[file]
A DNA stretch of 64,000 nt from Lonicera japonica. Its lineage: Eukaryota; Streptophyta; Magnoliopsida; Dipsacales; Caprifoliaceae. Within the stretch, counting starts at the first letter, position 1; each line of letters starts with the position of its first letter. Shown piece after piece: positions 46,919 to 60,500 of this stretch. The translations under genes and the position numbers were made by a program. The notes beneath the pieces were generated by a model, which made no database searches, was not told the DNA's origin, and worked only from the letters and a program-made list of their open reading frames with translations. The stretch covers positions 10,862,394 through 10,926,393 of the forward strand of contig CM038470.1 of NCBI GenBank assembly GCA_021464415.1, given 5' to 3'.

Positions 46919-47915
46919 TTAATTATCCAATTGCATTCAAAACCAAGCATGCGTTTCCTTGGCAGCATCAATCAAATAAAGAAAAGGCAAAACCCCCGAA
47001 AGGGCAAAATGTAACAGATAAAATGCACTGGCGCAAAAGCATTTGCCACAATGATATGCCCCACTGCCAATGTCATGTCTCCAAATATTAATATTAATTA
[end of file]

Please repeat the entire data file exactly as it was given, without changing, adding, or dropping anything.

A DNA stretch of 64,000 nt from Lonicera japonica. Its lineage: Eukaryota; Streptophyta; Magnoliopsida; Dipsacales; Caprifoliaceae. Within the stretch, counting starts at the first letter, position 1; each line of letters starts with the position of its first letter. Shown piece after piece: positions 46,919 to 60,500 of this stretch. The translations under genes and the position numbers were made by a program. The notes beneath the pieces were generated by a model, which made no database searches, was not told the DNA's origin, and worked only from the letters and a program-made list of their open reading frames with translations. The stretch covers positions 10,862,394 through 10,926,393 of the forward strand of contig CM038470.1 of NCBI GenBank assembly GCA_021464415.1, given 5' to 3'.

Positions 46919-47915
46919 TTAATTATCCAATTGCATTCAAAACCAAGCATGCGTTTCCTTGGCAGCATCAATCAAATAAAGAAAAGGCAAAACCCCCGAA
47001 AGGGCAAAATGTAACAGATAAAATGCACTGGCGCAAAAGCATTTGCCACAATGATATGCCCCACTGCCAATGTCATGTCTCCAAATATTAATATTAATTA